Engineers at the department of computer architecture and technology at the University of Granada (Granada, Spain) have developed an image processing algorithm that can be deployed in portable, battery operated aids to help visually-impaired individuals see more clearly.
The algorithm -- which processes the input from a camera and displays enhanced images on a head mounted display real time, was implemented on two battery operated platforms -- one based on the NVIDIA (Santa Clara, CA, USA) ION GPU and the other on a Xilinx (San Jose, CA, USA) FPGA Spartan-3.
In use, the algorithm performs contrast enhancement while preserving the colors in the images. It also reduces areas in the image that are too bright or feature glare. Indeed, the researchers claim that the mitigation of glare is one of the novelties of the algorithm, and is why it is helpful for individuals with poor vision who have difficulties visualizing scenes with regions in them that are too bright.
When working with 640 x 480 images, the NVIDIA ION GPU based system processed images at a rate of 30 fps, while the Xilinx FPGA Spartan-3 based system achieved a rate of 60fps.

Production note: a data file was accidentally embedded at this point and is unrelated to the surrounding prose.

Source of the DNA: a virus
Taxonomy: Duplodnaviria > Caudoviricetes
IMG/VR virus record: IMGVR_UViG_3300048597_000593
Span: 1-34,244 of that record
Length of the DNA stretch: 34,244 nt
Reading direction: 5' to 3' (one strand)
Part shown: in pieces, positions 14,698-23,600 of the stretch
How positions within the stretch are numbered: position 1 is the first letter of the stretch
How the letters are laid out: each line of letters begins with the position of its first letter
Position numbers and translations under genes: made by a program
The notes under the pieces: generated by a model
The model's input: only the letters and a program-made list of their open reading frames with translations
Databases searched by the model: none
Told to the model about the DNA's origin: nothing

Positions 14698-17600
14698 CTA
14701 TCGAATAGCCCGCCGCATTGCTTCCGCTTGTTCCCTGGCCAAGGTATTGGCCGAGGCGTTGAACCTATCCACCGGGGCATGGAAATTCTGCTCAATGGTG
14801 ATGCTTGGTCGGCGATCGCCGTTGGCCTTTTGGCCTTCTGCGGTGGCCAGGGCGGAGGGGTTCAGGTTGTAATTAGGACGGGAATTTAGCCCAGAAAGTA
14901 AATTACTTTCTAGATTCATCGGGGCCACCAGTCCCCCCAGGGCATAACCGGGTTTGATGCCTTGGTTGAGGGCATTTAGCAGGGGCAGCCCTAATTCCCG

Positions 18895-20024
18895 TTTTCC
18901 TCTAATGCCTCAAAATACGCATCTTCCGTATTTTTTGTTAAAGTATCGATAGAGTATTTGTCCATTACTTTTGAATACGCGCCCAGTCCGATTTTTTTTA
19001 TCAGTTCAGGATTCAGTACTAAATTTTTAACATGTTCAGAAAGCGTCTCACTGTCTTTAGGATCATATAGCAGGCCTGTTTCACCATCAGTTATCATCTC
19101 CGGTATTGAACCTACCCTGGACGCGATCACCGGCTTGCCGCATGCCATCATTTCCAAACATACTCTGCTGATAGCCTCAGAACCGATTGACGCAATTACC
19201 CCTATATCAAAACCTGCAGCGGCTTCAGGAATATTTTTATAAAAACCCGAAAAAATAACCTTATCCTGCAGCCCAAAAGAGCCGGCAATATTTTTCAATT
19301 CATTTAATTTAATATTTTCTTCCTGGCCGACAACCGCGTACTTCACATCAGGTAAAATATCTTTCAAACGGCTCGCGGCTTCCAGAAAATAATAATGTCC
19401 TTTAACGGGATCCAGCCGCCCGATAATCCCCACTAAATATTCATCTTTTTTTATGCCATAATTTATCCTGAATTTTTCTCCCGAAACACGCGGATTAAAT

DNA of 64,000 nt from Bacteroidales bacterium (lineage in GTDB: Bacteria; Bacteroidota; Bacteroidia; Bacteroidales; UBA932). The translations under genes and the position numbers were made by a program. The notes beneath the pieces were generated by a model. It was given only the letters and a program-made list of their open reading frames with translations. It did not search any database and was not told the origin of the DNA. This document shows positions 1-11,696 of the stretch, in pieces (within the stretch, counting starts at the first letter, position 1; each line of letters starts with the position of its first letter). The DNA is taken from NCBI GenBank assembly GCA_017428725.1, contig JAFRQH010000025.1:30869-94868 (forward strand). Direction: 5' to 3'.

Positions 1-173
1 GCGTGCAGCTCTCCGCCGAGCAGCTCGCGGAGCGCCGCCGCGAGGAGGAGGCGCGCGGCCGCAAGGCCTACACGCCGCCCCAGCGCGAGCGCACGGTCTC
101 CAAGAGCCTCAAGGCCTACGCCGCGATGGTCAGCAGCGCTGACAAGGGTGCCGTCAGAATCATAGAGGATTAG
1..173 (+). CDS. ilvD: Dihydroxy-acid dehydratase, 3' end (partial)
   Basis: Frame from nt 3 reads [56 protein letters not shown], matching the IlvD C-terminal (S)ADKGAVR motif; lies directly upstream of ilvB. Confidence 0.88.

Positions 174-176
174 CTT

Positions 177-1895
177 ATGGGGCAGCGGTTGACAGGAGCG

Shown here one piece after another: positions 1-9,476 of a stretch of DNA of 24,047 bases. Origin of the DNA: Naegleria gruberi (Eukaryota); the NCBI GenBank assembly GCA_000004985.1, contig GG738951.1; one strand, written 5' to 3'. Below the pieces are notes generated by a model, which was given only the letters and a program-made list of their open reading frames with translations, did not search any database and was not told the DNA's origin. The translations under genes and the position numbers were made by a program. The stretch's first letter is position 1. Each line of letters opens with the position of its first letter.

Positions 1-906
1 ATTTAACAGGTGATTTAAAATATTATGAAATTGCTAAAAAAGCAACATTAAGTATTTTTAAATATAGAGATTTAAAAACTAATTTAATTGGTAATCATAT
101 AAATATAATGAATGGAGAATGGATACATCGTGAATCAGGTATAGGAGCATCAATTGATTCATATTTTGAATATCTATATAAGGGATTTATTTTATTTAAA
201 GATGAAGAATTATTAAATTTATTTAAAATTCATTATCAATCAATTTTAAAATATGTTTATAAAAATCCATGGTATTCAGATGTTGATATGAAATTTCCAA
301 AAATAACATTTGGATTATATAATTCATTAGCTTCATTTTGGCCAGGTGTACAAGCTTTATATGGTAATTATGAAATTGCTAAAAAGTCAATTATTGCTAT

The researchers presented the details of their system in a technical article entitled "Real time tone mapping on GPU and FPGA." It can be found here.
Related articles from Vision Systems Design that you might also be interested in.
1. Cell-phone imaging system helps visually impaired navigate
A researcher at the Smith-Kettlewell Eye Research Institute (San Francisco, CA, USA) plans to develop and evaluate a cell-phone-based system to enable visually impaired individuals to navigate using street signs.
2. Camera system helps the visually impaired view presentations
A visually impaired student has helped to develop a vision-based system called the Note-Taker that could help thousands of other individuals with similar conditions to view classroom and business presentations.
3. Prototype goggle-based system aids the visually impaired
Spanish researchers at the Universidad Carlos III de Madrid (Madrid, Spain) have developed a prototype system that could be a useful aid to individuals with visual impairments caused by medical conditions such as glaucoma.
Vision Systems Design magazine and e-newsletter subscriptions are free to qualified professionals. To subscribe, please complete the form here.
-- Dave Wilson, Senior Editor, Vision Systems Design